With studies showing intimate partner violence in the U.S. has dramatically increased during the COVID-19 pandemic, I believe it’s time our state Legislature fully funds court-required domestic violence intervention programs.

As a Seattle Municipal Court judge assigned to a DV caseload, I observe the impact intimate partner violence has on abusers, survivors, their children and extended families.

Seattle and other Washington courts are developing new interventions as alternatives to jail. While health insurance covers substance-abuse and mental-health disorders, it does not cover DV treatment. Consequently, often the biggest hurdle to the successful completion of any program is the cost. This inability to pay also directly impacts the dwindling number of treatment providers in our state who cannot afford to keep treating nonpaying participants.

I had the privilege last year of serving as a member of a statewide work group convened by the Legislature and the state Supreme Court’s Gender & Justice Commission. At the table were judges, defense attorneys, prosecutors, victim advocates, treatment providers, social workers, probation counselors and research scientists reflecting concerns from across the state. We issued a report in October 2020 that urged the Legislature to “fully fund treatment, including state-certified remote treatment and culturally competent treatment options, to promote greater access.” 

So far, the Legislature has not acted on our recommendation.

In Seattle, we’re piloting the Domestic Violence Intervention Project (DVIP), a program that provides individualized treatment to address the root causes of a person’s violence. In addition to DV, participants are screened for substance-abuse and mental-health disorders, and their cases are monitored by a multidisciplinary team that includes the treatment providers, a probation counselor, and an advocate to provide a victim perspective.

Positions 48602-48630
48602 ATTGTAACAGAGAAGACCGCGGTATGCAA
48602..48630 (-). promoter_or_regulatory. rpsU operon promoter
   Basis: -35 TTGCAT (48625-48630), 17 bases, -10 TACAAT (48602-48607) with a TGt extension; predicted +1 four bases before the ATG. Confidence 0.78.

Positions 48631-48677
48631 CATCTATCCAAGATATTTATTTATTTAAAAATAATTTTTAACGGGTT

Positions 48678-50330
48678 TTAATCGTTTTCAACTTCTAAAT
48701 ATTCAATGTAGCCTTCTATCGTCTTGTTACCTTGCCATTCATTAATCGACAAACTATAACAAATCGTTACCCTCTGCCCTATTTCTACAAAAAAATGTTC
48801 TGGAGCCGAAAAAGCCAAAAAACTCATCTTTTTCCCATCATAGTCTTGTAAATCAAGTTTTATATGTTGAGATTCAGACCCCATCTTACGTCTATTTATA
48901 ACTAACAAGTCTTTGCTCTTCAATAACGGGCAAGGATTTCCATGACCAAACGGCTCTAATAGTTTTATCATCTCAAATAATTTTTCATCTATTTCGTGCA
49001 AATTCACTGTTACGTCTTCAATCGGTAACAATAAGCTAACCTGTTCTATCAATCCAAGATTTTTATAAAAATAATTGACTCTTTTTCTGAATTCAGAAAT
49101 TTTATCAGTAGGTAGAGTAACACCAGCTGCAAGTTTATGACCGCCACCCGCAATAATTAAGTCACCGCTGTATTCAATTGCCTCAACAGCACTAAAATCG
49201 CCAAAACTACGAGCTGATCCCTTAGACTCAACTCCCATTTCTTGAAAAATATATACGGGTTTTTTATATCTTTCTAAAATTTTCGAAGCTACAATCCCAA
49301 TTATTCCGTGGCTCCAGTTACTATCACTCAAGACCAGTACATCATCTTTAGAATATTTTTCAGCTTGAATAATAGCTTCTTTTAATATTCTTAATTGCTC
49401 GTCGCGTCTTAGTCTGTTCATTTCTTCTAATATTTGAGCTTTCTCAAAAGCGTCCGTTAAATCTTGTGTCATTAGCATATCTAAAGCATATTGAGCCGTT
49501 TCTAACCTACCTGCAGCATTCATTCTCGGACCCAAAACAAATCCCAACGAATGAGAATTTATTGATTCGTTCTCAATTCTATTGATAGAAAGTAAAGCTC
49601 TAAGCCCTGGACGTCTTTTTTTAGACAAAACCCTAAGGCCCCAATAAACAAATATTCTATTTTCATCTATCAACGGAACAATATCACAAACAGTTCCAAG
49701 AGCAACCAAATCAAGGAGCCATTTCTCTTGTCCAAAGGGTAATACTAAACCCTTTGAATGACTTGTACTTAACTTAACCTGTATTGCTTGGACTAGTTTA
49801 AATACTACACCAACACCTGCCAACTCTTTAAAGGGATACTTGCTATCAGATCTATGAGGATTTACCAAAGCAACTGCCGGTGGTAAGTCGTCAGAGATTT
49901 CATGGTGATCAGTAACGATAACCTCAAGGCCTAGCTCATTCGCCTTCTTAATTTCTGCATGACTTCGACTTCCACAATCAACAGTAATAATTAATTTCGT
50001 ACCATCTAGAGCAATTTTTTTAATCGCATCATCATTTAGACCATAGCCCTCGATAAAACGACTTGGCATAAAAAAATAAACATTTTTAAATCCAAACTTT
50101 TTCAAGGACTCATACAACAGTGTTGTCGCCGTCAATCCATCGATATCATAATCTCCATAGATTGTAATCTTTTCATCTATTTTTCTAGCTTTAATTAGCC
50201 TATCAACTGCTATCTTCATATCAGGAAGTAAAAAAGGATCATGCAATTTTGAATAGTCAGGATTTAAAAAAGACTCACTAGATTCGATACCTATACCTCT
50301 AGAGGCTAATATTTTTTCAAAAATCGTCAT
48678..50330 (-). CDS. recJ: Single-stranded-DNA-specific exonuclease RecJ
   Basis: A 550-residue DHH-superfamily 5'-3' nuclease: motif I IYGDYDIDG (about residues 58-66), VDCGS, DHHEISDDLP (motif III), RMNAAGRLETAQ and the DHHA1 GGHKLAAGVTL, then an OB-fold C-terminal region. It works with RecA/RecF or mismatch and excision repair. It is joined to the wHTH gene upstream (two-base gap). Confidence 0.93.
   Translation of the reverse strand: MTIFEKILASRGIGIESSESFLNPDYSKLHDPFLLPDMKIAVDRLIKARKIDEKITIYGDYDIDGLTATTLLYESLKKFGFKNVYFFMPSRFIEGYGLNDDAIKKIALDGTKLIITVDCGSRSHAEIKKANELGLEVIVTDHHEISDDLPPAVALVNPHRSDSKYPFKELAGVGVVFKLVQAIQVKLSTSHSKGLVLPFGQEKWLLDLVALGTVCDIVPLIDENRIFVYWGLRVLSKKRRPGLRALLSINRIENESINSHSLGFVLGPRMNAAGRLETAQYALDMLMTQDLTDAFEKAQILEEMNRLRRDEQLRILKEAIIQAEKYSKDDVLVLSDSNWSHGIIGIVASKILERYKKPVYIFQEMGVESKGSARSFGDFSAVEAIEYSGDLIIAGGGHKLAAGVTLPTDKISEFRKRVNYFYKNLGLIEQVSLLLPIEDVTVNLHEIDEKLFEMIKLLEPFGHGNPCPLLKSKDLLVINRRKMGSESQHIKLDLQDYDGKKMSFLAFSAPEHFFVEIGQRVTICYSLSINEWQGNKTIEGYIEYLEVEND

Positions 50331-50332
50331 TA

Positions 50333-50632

The intervention project is a collaborative effort involving criminal legal system members, community-based programs and experts. Partners include Refugee Women’s Alliance, Salvation Army, Coalition Ending Gender-Based Violence, YWCA, Anger Counseling Treatment & Therapies, Asian Counseling & Referral Service, the Mayor’s Office on Domestic Violence and Sexual Assault, the Seattle City Attorney’s Office, Harborview Medical Center and Seattle Municipal Court.


What is the cost of DV intervention? For the intervention project, where more than 70% of the participants qualify as indigent, the community-based treatment providers charge a sliding scale that begins at $25 a week or $100 a month. If a person is screened for a 12-month program, that’s $1,200 out of pocket per year.

The intervention program is one example of effective treatment. Consider the case of Aaron (a pseudonym), who was arrested in August 2019 for slapping and punching his wife in front of their nine-month-old daughter and other witnesses. Charged with assault, he faced a maximum sentence of 364 days in jail if convicted.

But Aaron’s case did not go to trial. Instead, the Seattle City Attorney’s Office offered him a unique pre-conviction opportunity — the assault charge would be dropped if he completed the intervention program. Last month, he achieved that goal and had his case dismissed.

“I learned how to control my anger,” Aaron said at his final review hearing. “Patience, empathy and accountability … understanding the feelings of others … being more respectful. I’ve learned a lot.” 

Through the course of his intervention, Aaron shared many profound insights with his probation counselor. He said the intervention groups he attended as part of his treatment helped him see his abuse through his wife’s eyes. They also made him realize he needed to be a better father for his daughter so she has a chance to have a healthy family of her own when she grows up. 

For Aaron and others like him, programs like DV intervention are life changing. They provide a compassionate alternative to jail that holds individuals accountable while giving them tools and support to have healthy relationships. This is what many victims want.

But effective treatment comes with a financial burden most participants can’t afford. For the safety of our entire community, the state Legislature should step up and give them a helping hand.